Practice Makes Perfect or Does It?

One of my favorite summer workshops that I like to try to hold about every 3 years is a workshop on practicing.  I find that even if a student took this workshop before, there is a quite a difference on what they will get out of it when they were 8 years old and when they 11 years old.  I like to have some hands on activities for most of my workshops.  So for this one I had my students create a practice board game which listed some of the games found in the Practice Revolution by Philip Johnston.  Students also made practice flashcards that a teacher created and shared years ago.  (I can’t remember who the teacher is that created them so if anyone knows let me know so I can give credit to them.)  I printed them out on card stock and students cut them out and hole punched them.  Then we combined the cards with a metal ring.

At the very beginning of this class we had a Q and A session.  Some of the questions I asked students was why practice, is it REALLY important?  What motivates you to practice?  Why do you think practicing is hard or why do you not like to practice, when do or should you practice, why practice games?  This was a very informative session and I always find the answers students give interesting.

Afterwards I had a bag full of objects representing “Common Practice Flaws” and explained the solution for each problem.  (Practice Revolution)  I loved this and noticed by having objects that represent the practice problems, students remember them better.  ie: a race car would represent “speed demon”, a watch or small clock or timer would be “clock watcher” and so on.

Later in the class students got their music that I asked them to bring (something they haven’t learned yet) and had them go through the music, find challenge spots and ask themselves what would help to overcome those spots.  Then they color coded their music and shared what they did and why.

In this class we also reviewed and learned how to use the practice games in their practicing.

One of my favorite parts of this class was on the last day I went through several practice problem scenario’s listed in the book and asked the students how they would solve those problems.  This was when I was really able to find out if they have been paying attention!  I would highly recommend doing a practice workshop in your studio.

The resources I used for this class was The Practice Revolution, Practiceopedia, Not Until You’ve Done Your Practice,, Hal Leonard’s Student Guide to Effective Practice, Practice and Performing: A Pianist’s Guide- DVD (Hal Leonard)

At the end if you would like to provide a snack be sure to ask if they can swallow or eat their snack in one bite?  (Make sure you provide a snack where they couldn’t do this like a big cookie…)  Small bites ie: small sections in practicing.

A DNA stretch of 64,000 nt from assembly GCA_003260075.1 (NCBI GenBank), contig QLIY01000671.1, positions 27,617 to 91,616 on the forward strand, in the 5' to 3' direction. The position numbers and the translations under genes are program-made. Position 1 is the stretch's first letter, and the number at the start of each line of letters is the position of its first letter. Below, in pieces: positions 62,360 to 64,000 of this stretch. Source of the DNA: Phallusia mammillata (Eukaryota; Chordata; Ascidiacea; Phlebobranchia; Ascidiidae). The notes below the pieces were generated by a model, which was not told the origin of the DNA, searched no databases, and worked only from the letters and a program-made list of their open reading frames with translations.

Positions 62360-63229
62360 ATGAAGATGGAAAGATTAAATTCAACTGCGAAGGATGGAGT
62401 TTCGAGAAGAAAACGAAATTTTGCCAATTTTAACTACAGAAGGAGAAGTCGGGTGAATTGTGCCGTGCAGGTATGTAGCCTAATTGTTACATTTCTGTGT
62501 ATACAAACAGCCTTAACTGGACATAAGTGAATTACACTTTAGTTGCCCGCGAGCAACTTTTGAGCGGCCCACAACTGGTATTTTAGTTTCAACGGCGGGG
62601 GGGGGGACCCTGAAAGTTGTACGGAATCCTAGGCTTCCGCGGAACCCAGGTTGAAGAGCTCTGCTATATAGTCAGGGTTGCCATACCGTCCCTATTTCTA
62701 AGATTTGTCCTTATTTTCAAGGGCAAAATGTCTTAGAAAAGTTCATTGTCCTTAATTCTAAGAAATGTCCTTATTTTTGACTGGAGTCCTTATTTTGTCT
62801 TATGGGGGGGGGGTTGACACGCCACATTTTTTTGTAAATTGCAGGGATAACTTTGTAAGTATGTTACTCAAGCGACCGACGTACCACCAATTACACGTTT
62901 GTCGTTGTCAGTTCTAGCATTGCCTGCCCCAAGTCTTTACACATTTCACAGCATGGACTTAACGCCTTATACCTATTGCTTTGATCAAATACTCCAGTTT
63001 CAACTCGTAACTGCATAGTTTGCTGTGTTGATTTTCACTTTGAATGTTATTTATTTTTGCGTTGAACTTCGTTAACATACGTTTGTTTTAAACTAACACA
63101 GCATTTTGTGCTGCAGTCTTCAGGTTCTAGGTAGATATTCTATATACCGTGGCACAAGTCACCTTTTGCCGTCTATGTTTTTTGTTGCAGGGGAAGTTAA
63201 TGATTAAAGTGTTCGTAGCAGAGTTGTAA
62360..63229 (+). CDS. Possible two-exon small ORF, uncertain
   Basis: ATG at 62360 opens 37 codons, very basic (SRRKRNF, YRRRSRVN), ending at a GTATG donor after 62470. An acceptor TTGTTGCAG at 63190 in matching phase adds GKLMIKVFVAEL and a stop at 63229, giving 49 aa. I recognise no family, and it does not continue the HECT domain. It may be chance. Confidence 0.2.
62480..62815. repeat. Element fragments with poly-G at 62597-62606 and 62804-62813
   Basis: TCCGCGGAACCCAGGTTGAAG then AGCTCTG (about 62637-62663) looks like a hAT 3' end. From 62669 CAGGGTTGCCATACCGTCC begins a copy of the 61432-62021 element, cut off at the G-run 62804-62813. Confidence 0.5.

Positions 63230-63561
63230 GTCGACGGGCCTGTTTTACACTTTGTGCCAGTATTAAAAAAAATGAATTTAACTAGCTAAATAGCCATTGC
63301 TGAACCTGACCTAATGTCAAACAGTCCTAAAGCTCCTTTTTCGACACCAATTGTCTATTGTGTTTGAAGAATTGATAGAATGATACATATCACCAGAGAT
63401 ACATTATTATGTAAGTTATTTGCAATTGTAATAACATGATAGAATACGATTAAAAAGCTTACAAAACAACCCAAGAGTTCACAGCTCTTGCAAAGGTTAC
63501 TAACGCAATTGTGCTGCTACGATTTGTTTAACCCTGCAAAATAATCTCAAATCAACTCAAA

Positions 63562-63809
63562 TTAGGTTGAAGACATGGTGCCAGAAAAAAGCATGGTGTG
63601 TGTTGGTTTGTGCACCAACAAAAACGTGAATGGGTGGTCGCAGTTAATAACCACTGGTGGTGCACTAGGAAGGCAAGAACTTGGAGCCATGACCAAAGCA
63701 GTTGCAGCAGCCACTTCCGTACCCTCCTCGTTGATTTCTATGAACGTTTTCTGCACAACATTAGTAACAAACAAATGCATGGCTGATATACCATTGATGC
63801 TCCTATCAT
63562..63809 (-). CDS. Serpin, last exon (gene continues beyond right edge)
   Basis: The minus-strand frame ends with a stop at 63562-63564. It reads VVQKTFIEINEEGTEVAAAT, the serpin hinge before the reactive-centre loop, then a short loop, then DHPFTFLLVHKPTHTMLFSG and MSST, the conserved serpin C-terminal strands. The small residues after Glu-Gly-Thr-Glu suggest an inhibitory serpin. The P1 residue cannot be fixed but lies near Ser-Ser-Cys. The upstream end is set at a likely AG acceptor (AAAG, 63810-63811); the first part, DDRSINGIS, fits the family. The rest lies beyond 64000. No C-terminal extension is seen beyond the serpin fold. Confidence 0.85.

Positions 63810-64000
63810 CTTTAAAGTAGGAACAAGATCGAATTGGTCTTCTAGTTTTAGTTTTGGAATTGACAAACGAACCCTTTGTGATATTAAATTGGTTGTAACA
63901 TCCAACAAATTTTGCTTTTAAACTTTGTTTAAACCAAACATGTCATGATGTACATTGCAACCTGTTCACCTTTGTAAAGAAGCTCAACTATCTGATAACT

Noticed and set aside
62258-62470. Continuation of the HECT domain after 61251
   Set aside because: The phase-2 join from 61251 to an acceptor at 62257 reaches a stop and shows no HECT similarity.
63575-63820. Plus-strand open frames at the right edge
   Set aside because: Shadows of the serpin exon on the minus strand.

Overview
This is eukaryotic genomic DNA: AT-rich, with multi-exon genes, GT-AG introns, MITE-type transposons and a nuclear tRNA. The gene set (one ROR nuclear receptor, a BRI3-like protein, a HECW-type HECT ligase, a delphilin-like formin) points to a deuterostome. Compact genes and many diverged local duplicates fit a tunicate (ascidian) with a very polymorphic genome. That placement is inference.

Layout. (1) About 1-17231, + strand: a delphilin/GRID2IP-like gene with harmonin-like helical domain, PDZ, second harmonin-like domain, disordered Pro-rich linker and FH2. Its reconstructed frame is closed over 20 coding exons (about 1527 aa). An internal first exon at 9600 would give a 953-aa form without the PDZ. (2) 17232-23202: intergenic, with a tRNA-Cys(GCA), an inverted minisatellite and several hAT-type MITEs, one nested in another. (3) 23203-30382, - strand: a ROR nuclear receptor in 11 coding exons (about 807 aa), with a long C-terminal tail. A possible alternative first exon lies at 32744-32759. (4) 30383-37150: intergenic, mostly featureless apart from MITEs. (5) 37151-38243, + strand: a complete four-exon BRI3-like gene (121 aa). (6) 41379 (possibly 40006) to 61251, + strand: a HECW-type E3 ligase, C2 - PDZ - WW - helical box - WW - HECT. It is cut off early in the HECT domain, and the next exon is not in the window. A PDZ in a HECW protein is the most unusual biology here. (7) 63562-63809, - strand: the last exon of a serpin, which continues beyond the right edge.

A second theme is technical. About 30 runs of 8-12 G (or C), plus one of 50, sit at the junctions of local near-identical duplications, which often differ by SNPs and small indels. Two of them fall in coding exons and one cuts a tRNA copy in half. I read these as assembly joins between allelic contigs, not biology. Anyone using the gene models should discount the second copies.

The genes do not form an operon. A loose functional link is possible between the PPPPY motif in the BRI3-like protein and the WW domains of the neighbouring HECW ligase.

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Summer Organizing

Each summer I try to get a little more organized over my break.  This year a shelf in one of my bookcases that is in my piano lab room broke.  These are your cheap bookcases and I’ve had them for years.  My first thought was to try to fix it but that wasn’t going to well.  So my husband who was ready for a new project suggested that we build a much nicer shelf unit that would go across from wall to wall in the space the bookcases were in.  Sounded good to me!

So the project began…  The first three pictures show just one bookcase worth of stuff!  The fourth picture includes the second bookcase of stuff.  How it all fit, I’ll never know.

I am enjoying my new shelves!

Alabama Tornadoes- Music Recovery Project

AMTA has established a Tornado Recovery Fund to assist member teachers and their students who have suffered loss in the April 2011 storms. Money from this fund will be used to assist teachers in re-establishing their studios, and will aid students in resuming lessons when they would not be able to otherwise.  I asked Misti Short, music recovery project coordinator if I could pass along her message to help get the word out a little more…

“As many of you are aware, on April 27, our state was tremendously impacted by over 50 tornadoes that took the lives of many and the homes and businesses of many more.  Several of our teachers were tremendously impacted with the loss of their entire home or apartment, and subsequently, their entire music library.  Some of our teachers were fine, but their students lost their homes and music, and at least two of our students lost their lives that day.
As the Alabama state affiliate of MTNA, we have created the Alabama Tornado Recovery Fund, and within that we have the Music Recovery Project, of which I am coordinator.  Teachers are just now beginning to create their lists of the music that they would like replaced, and we are asking others to consider donating the requested items.  The items requested can be found by visiting the state website:  There is a link to the recovery project on the main page.  If upon looking at the list realize that you have an extra copy of a particular item and would be willing to donate it, you may contact me, and I can get you the mailing address for the teacher or student who needs the book.
If you have any questions, please do not hesitate to e-mail me.   Sincerely, Misti Short”